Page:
Under German Occupation
Settled on a career in music, the young composer applied for a scholarship. He was planning to study in Paris, just as many other Polish composers of his generation, but his plans were frustrated by the outbreak of the Second World War.
Caught up in the theatre of war, in September 1939 Lutosławski was enlisted as a radio operator with the “Kraków” Army Headquarters. Three weeks later he was taken prisoner by the Germans. He managed to escape and join his mother and elder brother, Jerzy, in Warsaw. His second brother, Henryk, was taken captive by the Soviets and died a year later in a Kolyma work camp. In occupied Poland, any work opportunity outside of the Reich was welcomed.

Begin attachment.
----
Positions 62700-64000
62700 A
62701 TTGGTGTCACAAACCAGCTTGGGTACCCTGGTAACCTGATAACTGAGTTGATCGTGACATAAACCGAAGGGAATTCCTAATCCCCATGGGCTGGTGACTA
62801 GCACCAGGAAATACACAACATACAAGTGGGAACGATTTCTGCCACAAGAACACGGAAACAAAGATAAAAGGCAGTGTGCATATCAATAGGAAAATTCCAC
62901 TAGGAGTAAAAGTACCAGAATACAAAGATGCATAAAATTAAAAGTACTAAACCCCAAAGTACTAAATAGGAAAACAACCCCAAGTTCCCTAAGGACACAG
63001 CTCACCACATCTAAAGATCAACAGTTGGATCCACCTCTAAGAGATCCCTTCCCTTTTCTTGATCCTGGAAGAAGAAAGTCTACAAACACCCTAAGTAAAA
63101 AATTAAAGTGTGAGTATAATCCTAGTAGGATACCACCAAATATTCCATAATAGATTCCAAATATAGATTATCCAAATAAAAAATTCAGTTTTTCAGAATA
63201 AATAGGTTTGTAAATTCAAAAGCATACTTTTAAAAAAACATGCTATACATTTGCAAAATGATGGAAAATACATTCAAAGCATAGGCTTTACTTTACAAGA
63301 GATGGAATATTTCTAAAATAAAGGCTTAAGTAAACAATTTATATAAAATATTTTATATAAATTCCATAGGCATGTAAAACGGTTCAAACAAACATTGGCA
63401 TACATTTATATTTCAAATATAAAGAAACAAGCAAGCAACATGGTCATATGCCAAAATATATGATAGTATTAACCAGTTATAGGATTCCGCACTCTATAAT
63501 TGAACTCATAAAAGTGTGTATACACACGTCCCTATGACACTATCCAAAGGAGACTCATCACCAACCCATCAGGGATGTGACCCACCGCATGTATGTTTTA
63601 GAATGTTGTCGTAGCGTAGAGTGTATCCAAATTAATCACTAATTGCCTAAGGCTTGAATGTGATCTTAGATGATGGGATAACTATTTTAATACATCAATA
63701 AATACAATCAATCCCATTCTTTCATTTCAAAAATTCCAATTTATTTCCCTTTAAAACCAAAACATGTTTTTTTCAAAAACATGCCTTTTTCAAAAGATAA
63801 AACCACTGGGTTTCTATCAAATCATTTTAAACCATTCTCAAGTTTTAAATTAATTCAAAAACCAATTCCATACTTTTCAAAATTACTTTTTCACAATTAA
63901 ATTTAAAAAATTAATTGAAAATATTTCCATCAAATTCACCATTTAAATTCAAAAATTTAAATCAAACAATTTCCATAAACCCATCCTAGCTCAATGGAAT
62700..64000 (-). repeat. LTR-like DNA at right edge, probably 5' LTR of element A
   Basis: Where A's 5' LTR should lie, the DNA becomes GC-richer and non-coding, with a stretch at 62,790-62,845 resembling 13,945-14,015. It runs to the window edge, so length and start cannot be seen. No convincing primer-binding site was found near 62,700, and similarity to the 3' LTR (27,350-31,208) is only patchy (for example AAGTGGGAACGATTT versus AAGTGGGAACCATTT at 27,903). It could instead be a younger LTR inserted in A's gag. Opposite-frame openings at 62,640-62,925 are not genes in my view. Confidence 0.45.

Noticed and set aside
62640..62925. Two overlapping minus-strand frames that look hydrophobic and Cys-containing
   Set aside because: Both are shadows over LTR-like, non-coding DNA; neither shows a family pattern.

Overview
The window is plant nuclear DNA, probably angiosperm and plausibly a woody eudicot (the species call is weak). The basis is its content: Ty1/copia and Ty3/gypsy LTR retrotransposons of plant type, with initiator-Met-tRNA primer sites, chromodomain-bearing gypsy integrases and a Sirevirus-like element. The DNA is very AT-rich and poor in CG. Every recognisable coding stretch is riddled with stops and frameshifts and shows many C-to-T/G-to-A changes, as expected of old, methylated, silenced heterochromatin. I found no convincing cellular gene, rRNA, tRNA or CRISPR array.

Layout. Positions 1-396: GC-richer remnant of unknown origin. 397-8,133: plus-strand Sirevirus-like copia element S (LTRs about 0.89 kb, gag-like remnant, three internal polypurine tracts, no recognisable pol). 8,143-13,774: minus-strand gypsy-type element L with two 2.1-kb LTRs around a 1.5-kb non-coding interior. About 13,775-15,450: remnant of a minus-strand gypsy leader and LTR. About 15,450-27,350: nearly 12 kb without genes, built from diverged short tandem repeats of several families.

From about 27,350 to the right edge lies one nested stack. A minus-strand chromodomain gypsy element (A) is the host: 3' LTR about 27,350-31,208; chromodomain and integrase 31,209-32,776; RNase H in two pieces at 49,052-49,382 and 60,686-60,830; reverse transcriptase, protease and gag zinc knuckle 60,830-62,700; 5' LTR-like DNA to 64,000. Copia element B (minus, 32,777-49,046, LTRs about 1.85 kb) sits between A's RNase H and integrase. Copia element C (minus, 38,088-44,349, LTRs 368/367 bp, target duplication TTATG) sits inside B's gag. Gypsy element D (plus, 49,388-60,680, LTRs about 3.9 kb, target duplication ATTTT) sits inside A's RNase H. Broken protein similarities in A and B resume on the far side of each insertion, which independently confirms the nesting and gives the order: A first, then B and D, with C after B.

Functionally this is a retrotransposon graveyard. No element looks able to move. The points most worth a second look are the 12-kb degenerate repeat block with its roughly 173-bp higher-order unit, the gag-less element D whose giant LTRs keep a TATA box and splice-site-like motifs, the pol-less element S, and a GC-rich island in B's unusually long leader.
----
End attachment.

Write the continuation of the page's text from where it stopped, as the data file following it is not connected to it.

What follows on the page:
Lutosławski found a job as a pianist in a café, where he accompanied a group of male singers. Eager to engage in a different repertory, he soon set up a piano duo with Andrzej Panufnik. They appeared regularly at Aria and SIM cafés for four years. At one point they miraculously avoided transportation to a concentration camp during a ‘łapanka’ (a round-up of Polish civilians by the SS, Wehrmacht and Gestapo). And at Aria, Lutosławski also had the good fortune to meet his wife-to-be, Danuta Bogusławska.
The Lutosławski-Panufnik duo mostly performed transcriptions of classical and popular ‘hits’. Variations on a theme by Paganini was a typical favourite of the Aria patrons.